Corn School: Testing gibberella samples accurately

Prototype corn grinder for mycotoxin testing

It appears in 2022 that Ontario growers have little to worry about when it comes to corn ear moulds such as gibberella contributing to elevated levels of mycotoxins in the corn crop.

In late October, the annual Ontario corn ear mould and deoxynivalenol (DON) mycotoxin survey found 98 percent of samples tested low — less that 2.00 ppm — for DON, suggesting levels are lower than long-term survey averages. But every year is different. Growers across the province will remember 2018 when gibberella ear rot was widespread in Ontario and testing for mycotoxins at the elevator proved to be a real challenge.

On this episode of RealAgriculture Corn School, OMAFRA plant pathologist Albert Tenuta and University of Guelph associate professor David Hooker look back at the difficulties high mycotoxin levels created in 2018, including the significant variability in corn samples tested for mycotoxins as loads were received at elevators across the province.

Tenuta and Hooker note the research work led by long-time University of Guelph professor Art Schaafsma to better understand the source of the variability and identify solutions. In their investigation, Schaafsma and his team discovered that most of the variability could be linked to the grinding of very small samples of corn for DON testing. In some cases only 50 grams of a 2 kg sample was ground for testing.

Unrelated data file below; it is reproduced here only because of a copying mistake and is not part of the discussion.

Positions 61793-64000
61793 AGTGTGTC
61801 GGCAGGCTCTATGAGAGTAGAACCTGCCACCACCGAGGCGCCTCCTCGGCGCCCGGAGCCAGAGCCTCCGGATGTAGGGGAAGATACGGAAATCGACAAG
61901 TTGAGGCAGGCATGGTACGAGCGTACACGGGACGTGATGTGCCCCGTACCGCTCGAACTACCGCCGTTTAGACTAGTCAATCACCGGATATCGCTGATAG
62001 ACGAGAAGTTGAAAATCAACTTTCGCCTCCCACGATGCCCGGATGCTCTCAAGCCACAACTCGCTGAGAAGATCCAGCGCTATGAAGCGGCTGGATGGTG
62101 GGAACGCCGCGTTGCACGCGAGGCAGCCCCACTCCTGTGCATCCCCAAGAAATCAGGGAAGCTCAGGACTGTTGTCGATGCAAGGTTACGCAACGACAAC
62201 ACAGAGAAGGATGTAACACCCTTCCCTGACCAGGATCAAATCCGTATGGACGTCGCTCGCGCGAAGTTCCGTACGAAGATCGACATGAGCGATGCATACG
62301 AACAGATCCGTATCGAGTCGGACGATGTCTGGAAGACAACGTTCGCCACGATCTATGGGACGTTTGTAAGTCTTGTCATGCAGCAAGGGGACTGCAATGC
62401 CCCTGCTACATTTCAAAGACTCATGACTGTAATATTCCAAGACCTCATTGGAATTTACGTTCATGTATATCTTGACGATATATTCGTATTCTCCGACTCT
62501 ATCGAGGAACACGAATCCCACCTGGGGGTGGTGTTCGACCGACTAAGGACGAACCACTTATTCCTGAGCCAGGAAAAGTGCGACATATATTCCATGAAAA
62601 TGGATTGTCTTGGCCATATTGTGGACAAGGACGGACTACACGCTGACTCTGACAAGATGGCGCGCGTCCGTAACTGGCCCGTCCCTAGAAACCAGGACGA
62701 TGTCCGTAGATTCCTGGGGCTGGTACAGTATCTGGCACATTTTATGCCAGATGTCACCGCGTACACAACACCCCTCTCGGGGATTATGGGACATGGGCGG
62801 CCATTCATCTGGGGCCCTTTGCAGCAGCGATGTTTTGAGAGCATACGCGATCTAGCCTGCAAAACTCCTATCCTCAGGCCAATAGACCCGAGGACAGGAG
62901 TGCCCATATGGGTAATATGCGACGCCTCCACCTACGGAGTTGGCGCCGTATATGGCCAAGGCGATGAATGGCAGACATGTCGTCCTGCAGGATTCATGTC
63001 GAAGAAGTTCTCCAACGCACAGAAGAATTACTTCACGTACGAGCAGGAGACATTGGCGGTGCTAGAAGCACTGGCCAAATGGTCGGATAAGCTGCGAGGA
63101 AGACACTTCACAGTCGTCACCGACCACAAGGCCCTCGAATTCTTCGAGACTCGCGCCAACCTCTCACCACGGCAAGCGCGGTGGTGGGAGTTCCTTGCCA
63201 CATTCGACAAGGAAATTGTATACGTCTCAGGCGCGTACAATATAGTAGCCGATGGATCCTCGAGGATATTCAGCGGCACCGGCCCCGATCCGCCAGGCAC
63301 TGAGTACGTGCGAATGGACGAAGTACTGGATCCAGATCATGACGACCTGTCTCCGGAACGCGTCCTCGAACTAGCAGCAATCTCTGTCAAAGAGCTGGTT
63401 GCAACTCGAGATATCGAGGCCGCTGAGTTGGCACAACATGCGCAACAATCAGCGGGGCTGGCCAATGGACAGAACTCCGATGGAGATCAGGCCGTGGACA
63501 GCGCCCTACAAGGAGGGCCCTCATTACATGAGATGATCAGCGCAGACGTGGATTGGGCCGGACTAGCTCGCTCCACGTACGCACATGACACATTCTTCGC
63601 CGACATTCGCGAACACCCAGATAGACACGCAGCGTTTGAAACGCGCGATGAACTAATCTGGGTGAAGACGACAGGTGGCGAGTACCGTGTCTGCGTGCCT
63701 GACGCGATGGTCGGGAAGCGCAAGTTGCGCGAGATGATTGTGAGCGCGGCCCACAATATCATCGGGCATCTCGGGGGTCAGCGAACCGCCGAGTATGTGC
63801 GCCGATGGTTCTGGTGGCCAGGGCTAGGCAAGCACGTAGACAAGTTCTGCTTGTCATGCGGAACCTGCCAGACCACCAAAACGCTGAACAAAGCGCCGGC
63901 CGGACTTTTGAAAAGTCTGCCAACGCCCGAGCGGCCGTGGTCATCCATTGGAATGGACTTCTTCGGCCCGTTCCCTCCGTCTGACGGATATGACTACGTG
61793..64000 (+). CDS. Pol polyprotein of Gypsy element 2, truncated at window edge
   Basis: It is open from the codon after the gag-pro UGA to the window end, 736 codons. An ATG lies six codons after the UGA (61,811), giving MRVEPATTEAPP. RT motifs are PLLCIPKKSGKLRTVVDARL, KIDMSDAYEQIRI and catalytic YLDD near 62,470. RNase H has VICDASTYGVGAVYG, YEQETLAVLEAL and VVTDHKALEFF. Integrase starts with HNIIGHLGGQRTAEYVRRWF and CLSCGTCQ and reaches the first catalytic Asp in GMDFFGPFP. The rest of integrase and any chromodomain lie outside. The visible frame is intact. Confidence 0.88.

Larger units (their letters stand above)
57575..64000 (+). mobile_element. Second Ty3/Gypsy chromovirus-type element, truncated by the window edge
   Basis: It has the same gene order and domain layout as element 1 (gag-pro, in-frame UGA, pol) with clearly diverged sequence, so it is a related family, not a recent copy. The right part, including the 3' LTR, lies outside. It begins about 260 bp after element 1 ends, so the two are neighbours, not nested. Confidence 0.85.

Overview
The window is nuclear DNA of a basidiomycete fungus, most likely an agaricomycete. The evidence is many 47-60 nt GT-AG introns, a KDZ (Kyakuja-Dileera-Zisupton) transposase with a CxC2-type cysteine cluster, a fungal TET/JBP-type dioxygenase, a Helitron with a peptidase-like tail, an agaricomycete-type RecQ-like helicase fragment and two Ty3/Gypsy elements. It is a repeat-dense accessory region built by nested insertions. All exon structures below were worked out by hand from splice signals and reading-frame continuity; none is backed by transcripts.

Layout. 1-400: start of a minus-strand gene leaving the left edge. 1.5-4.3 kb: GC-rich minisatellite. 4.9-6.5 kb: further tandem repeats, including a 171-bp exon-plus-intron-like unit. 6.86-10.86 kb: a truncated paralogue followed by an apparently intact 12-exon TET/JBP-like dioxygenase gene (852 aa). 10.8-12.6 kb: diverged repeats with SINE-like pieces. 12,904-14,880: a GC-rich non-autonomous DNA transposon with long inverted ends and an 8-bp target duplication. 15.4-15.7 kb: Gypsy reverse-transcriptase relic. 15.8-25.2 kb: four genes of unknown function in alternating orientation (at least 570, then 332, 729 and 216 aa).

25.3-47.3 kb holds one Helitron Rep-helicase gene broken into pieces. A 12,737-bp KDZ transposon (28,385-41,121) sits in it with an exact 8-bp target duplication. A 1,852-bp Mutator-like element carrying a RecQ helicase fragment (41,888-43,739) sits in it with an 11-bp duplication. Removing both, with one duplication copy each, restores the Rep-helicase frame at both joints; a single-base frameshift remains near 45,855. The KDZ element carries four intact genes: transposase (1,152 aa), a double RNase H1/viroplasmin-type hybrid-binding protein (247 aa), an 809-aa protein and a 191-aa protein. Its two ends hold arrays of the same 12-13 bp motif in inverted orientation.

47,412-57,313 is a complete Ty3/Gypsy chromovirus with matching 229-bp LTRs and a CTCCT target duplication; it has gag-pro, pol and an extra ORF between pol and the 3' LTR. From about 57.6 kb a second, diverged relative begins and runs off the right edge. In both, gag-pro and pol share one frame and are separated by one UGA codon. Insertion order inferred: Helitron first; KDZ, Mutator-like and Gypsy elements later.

To address the problem, researchers, engineers and industry have developed a prototype grinder that can grind a complete 2 kg sample in 60 to 90 seconds so accurate load samples can be produced quickly and efficiently.

In the video, Tenuta and Hooker demonstrate how the grinder works and note that the prototype will be widely tested this year during corn harvest.

Click here for more Corn School episodes.

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